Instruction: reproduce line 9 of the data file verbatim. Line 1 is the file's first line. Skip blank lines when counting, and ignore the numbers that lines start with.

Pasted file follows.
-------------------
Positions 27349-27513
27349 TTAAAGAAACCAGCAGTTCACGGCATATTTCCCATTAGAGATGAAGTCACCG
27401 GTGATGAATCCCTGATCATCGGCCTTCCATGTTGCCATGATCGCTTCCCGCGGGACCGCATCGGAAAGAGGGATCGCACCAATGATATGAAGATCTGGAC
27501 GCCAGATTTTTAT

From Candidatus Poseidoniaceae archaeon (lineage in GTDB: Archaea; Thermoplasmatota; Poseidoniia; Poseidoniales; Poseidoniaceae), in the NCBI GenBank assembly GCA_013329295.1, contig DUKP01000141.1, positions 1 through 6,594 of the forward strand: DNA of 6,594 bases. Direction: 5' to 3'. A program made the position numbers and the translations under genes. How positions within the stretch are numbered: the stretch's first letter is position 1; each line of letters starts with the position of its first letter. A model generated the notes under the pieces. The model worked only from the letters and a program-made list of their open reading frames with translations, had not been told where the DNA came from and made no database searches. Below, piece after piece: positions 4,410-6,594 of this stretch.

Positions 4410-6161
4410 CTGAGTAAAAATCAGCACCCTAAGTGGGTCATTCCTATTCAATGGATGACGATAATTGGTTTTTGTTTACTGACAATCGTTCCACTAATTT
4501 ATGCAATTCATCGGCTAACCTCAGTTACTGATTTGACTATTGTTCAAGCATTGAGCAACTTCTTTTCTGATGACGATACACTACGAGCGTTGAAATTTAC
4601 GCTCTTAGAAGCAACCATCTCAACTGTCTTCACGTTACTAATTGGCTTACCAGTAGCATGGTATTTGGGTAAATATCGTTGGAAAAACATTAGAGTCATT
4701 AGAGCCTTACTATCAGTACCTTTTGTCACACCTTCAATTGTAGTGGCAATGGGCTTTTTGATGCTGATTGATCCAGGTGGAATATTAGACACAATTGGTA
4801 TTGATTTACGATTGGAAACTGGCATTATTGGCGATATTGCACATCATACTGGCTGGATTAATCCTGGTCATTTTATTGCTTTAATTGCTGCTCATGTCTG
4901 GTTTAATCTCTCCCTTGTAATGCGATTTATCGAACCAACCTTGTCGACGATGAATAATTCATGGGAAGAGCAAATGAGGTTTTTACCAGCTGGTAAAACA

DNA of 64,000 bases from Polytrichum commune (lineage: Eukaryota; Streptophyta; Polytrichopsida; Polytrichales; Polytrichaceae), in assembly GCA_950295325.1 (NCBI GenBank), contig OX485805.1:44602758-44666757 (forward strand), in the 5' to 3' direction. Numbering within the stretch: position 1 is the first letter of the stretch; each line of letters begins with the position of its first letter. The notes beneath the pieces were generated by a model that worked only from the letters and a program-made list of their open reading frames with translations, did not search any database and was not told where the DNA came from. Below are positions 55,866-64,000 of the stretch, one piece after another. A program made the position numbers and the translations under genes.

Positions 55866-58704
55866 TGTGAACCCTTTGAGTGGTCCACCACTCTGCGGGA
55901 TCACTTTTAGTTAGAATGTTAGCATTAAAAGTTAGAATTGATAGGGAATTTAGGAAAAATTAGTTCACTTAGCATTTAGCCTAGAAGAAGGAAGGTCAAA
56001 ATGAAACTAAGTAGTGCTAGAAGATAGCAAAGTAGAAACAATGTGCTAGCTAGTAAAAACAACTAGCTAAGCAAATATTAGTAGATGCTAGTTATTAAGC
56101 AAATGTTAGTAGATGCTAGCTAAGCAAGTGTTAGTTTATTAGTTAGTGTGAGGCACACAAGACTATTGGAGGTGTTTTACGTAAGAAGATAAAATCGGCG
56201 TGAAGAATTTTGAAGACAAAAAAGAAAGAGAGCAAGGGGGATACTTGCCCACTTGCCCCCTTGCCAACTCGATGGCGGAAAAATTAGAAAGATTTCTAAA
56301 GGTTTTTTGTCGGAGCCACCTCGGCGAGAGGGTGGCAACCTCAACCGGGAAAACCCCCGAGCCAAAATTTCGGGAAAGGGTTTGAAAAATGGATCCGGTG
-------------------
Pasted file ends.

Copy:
4601 GCTCTTAGAAGCAACCATCTCAACTGTCTTCACGTTACTAATTGGCTTACCAGTAGCATGGTATTTGGGTAAATATCGTTGGAAAAACATTAGAGTCATT